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Despite the forecast of rainy weather from the BBC earlier in the week, Saturday in Bath turned out to be much better than we could have hoped for. 51 shoppers arrived promptly before 9 o’clock to board the very modern looking coach to take the journey of just under two hours to Bath. On arrival at the Riverside coach park the passengers excitedly dispersed to visit the award winning Christmas Market in the city’s picturesque Georgian streets. After dark the stalls became even more magical as the Christmas lights were turned on. Thanks to Jamie, our Angela coach driver for getting us safely there and home again although the less said about his corny Christmas cracker jokes the better. Thanks also to everybody for supporting this trip and we hope to do more of these in the future.

Hall full Quiz evening


10 teams contested the quiz night with the room full, and no space for any more teams.

It was particularly pleasing for me as the quizmaster and for the NMDCA committee as we attracted some regular players, some participants who for various reasons have not been able to come for a while, and some new teams which is always welcome.

Thanks also to all of the participants who came, a couple of whom donated to the raffle, which was very generous, but for buying so many raffle tickets. We actually ran out of tickets. That reflected the general atmosphere of the night, which was good humoured throughout, and a entertaining time appeared to be had by all. It was a pleasure hosting the event.

There was some good humoured banter throughout the quiz, One gentleman from the Quidditch team clearly did not know  the power of his own voice, and said rather louder than he expected two answers, which were both correct, including one which he clearly did not expect to be right. On another team there was clearly some internal disagreement about an answer, and a gentleman was told quite clearly that he could expect a slap when he got home.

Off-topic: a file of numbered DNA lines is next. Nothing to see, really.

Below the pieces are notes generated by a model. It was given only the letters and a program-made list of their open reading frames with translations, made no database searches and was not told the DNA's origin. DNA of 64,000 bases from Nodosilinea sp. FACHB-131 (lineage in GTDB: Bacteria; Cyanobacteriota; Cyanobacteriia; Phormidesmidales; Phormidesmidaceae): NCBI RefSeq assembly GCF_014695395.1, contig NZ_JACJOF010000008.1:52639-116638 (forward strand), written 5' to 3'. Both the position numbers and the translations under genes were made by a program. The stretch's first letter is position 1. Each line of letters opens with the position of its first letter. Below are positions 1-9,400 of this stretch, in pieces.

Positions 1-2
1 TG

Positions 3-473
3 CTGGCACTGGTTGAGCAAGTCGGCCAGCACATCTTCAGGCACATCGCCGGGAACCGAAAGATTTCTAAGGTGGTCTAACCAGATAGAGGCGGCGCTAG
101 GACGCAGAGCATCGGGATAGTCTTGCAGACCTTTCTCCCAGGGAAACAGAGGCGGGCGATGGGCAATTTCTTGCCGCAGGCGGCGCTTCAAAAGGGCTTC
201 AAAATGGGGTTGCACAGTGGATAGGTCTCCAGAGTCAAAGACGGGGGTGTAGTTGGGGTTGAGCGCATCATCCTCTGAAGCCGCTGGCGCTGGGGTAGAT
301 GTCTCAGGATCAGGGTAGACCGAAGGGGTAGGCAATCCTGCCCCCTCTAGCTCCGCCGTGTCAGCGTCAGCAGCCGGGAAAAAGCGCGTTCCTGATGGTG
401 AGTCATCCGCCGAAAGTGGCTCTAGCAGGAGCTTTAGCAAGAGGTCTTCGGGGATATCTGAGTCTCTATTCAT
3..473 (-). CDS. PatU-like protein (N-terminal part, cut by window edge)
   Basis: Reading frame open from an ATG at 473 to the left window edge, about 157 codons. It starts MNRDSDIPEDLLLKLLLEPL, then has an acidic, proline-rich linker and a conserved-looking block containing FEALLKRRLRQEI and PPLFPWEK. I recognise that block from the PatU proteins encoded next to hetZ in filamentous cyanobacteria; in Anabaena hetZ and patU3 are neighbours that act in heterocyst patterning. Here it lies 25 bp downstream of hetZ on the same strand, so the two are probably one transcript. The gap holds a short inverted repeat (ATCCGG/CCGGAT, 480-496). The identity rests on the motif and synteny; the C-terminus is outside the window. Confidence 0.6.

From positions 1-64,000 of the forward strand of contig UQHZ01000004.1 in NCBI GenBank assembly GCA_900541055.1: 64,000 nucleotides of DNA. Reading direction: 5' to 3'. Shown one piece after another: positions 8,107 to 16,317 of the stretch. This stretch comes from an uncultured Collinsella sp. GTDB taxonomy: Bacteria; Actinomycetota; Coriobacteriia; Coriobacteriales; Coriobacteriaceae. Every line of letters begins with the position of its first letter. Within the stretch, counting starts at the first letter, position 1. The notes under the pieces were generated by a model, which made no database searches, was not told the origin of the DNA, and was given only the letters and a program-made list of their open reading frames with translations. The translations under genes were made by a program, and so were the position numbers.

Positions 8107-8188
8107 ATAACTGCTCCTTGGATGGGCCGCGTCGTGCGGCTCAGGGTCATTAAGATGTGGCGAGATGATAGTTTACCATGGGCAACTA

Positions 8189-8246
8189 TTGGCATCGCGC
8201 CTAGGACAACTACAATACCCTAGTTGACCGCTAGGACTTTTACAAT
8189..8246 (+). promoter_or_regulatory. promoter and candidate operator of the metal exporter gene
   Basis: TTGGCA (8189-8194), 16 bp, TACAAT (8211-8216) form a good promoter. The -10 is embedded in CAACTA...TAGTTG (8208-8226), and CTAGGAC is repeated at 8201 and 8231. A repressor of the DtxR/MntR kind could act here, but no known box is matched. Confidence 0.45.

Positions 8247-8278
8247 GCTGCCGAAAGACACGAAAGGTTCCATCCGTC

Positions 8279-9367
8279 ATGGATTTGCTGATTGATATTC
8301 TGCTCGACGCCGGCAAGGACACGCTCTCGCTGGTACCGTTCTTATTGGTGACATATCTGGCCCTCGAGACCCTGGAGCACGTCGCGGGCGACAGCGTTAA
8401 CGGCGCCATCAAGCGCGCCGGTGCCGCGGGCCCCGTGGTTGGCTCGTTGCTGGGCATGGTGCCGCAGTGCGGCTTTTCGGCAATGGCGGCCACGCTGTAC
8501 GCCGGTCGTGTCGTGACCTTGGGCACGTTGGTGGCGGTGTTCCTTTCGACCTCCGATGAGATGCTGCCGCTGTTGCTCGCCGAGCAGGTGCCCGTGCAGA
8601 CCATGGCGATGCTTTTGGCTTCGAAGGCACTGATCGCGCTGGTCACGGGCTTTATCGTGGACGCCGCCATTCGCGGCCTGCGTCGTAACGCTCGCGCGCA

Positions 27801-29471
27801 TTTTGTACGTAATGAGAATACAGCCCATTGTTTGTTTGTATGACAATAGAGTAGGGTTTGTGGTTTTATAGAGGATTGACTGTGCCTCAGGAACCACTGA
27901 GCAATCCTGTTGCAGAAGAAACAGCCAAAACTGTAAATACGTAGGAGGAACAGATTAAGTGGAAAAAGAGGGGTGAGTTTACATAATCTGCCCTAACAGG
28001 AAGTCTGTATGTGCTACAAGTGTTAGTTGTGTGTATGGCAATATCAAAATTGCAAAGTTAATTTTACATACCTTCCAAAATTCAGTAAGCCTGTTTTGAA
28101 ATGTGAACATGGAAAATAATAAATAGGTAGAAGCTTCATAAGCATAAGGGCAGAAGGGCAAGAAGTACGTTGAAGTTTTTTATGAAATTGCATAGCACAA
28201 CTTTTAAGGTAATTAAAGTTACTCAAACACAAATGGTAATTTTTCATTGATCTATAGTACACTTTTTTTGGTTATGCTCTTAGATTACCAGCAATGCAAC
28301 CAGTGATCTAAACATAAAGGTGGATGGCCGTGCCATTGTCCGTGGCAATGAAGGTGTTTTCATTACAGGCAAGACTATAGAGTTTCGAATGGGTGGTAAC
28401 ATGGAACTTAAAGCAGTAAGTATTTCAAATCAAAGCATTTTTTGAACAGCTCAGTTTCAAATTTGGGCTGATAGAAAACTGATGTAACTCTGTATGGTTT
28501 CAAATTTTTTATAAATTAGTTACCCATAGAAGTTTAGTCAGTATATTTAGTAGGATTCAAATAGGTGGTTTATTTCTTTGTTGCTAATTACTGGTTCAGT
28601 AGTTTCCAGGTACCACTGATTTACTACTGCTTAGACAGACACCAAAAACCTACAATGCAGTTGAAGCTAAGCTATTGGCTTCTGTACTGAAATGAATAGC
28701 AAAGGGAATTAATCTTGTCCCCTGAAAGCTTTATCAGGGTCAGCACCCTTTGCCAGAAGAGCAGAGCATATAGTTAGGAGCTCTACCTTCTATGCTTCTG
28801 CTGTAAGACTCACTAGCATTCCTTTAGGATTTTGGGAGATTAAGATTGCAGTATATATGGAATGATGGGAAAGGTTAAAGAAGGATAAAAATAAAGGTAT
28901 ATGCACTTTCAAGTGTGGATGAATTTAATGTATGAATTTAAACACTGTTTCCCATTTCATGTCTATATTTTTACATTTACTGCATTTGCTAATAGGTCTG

The quiz itself started with a round where the answers all had UK place names in them. I thought that was quite a gentle opening but it proved more difficult than I thought. Not as difficult as the music round, which featured singer’s backing groups or bands.  We had scores ranging from 1 to 16 out of 20 for that round, so as you can imagine there was a variety of reactions to that.

We for the first time introduced a spot prize. In this round teams had to guess how old the author John le Carre was, as it was his birthday on that day ( 88). There was a tie for that with two teams both guessing 87 . One day earlier and they would have been exactly right.

Question of the night which flummoxed the teams was the name of the railway bridge that separates South Millers Dale to Valley Park. The walking group which were represented there had walked over that bridge on a recent walk but had not realised it had a name. It is actually for those who do not know is the Reverend W.H Awdry bridge (of Thomas the Tank Engine fame)

In terms of the scoring of the quiz, it was remarkably close, and was not affected by the wide discrepancy of the music round. At the beginning of the last round, only four points (two correct answers) separated the top 5 teams, which was very gratifying as it shows the balance of the quiz is roughly right.  The Quidditch team and the Quiz Packham team both scored 137 points on the night (out of a possible 180) but the Girls Allowed Out team stole it on the line with 139 points, which meant that they won by one correct answer. I was rather pleased that there was a clear winner, as I would have struggled at the last moment to have sorted out a tie break question!